The Future of Drone Surveillance: Swarms of Cyborg Insect Drones

Source: Network World

Forget the roachbots and the swarm of MIT humanoid robots dancing in sync, as well as “disposable” quarter-sized kilobots which are “cheap enough to swarm in the thousands,” and think instead of DARPA-like tiny insect cyborg drones that are “designed to go places that soldiers cannot” to work as spies or as swarm weapons. Is this a mosquito micro air vehicle (MAV)?

Alan Lovejoy wrote, “Such a device could be controlled from a great distance and is equipped with a camera, microphone. It could land on you and then use its needle to take a DNA sample with the pain of a mosquito bite. Or it could inject a micro RFID tracking device under your skin.” While DNA-sucking, RFID-chip-injecting mosquito drones are currently a bunch of bunk, a Bing image search shows a multitude of MAVs that aren’t simply CGI mockups.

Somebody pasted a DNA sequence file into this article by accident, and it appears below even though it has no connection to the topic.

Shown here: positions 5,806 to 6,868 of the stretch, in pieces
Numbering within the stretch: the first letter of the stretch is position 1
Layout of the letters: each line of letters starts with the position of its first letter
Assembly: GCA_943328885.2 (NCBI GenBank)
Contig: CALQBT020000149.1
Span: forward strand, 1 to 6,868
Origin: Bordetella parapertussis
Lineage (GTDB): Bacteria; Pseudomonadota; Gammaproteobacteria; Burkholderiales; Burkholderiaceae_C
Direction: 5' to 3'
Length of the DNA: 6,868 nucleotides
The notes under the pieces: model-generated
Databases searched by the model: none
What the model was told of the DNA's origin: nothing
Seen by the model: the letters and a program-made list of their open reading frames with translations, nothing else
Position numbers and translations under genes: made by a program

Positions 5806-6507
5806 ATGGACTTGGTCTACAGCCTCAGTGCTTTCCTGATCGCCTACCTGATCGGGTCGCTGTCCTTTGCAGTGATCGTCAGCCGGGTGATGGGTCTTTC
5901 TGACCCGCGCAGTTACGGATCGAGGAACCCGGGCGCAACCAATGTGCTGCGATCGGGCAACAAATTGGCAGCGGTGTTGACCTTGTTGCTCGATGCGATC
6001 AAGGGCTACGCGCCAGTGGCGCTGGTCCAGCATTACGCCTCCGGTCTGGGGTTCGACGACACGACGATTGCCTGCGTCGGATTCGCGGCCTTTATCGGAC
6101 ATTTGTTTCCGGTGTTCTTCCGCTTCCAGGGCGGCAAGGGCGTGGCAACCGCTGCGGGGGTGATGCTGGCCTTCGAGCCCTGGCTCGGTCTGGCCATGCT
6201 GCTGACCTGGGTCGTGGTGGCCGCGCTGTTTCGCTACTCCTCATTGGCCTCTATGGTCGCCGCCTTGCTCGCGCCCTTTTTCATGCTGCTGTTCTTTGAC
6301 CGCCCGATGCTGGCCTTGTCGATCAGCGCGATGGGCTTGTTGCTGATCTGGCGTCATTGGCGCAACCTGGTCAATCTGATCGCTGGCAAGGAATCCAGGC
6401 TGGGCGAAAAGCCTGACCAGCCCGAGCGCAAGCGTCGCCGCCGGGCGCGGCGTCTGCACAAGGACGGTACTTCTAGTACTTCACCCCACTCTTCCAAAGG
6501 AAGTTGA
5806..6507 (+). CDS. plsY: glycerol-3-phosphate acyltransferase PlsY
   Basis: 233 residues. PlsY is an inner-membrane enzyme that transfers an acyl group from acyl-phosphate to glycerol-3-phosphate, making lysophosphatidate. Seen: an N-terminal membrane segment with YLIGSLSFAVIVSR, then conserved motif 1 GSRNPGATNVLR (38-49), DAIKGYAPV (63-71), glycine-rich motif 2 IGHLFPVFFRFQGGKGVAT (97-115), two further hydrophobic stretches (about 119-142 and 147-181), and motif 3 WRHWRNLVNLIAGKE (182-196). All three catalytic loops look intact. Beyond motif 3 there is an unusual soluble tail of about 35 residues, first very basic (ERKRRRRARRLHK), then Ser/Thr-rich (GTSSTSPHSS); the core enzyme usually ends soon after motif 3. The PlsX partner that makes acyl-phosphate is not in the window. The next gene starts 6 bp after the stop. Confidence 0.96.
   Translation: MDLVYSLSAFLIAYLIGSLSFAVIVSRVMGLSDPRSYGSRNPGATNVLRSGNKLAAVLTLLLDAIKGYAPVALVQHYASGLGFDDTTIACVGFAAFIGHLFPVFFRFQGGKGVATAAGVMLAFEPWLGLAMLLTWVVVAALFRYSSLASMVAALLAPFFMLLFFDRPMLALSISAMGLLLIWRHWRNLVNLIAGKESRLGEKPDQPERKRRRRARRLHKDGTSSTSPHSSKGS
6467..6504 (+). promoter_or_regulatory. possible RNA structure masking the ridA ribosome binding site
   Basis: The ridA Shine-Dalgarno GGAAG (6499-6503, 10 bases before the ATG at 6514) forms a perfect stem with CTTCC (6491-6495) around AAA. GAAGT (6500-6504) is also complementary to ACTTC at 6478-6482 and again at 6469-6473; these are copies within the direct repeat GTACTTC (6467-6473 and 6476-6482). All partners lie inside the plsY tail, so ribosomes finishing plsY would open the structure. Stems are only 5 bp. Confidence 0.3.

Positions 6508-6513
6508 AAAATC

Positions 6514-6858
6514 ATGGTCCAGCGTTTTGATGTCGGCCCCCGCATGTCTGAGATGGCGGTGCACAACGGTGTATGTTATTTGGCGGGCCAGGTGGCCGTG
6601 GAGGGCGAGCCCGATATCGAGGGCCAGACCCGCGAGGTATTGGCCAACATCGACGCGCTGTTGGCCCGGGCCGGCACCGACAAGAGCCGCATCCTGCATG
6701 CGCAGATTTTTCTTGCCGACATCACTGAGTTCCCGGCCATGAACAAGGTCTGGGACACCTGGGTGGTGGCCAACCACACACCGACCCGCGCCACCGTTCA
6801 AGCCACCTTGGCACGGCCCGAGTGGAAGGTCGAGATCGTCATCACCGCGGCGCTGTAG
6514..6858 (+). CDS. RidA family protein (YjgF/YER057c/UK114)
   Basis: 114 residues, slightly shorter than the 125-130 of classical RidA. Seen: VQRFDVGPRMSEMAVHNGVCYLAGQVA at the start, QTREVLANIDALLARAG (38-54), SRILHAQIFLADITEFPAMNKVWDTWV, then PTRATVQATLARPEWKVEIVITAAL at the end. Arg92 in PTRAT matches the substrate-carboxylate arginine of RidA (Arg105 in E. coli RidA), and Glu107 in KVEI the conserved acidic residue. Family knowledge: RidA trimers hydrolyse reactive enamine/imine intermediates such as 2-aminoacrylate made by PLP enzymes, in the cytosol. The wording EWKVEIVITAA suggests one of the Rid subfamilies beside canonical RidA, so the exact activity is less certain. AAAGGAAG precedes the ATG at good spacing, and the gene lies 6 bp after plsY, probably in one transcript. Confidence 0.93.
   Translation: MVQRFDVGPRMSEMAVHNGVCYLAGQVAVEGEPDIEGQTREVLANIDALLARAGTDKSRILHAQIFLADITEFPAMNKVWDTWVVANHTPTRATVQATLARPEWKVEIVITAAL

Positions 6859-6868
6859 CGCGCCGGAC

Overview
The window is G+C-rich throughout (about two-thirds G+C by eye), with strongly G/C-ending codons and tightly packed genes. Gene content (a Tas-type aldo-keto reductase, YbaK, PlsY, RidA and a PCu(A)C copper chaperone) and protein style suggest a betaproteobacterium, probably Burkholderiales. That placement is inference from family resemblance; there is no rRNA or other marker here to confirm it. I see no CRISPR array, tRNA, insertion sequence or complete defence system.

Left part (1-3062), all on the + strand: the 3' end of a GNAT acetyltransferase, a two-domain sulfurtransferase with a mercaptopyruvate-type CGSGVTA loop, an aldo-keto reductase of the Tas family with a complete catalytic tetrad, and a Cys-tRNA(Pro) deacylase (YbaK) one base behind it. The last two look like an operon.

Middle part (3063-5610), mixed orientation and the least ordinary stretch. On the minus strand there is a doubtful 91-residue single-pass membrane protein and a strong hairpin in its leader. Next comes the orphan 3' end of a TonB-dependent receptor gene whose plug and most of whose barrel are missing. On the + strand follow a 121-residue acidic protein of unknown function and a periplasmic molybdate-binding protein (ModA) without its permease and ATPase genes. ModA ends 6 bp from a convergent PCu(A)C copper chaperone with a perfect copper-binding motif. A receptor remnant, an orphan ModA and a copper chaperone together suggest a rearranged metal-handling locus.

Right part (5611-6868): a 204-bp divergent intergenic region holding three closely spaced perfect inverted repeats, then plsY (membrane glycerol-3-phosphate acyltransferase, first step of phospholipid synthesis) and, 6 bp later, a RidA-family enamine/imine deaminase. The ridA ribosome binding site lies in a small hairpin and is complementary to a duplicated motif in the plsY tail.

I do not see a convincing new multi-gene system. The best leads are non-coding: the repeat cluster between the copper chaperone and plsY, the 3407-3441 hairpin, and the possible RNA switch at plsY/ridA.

This little MAV had a 3 centimeter wingspan and that was back in 2007. When the U.S. government was accused of making insect spy drones in 2007, Tom Ehrhard, a retired Air Force colonel and expert on unmanned aerial craft, told the Telegraph, “America can be pretty sneaky.” The article also mentioned a dragonfly drone the CIA had developed in the 1970s.

While reading people’s comments concerning spy drones flying overhead, there have been many comments about “skeet shooting” drones down from the sky. That would most likely be destroying government property and make a person a “terrorist.” Besides, would you really see a tiny part bot, part bug “cyborg insect” drone from a distance if it was spying on you?

Read More: Network World

Related: Synchronized Quadrotor Drones and US Air Force Micro Air Vehicles lab at Wright Patterson Air Force Base

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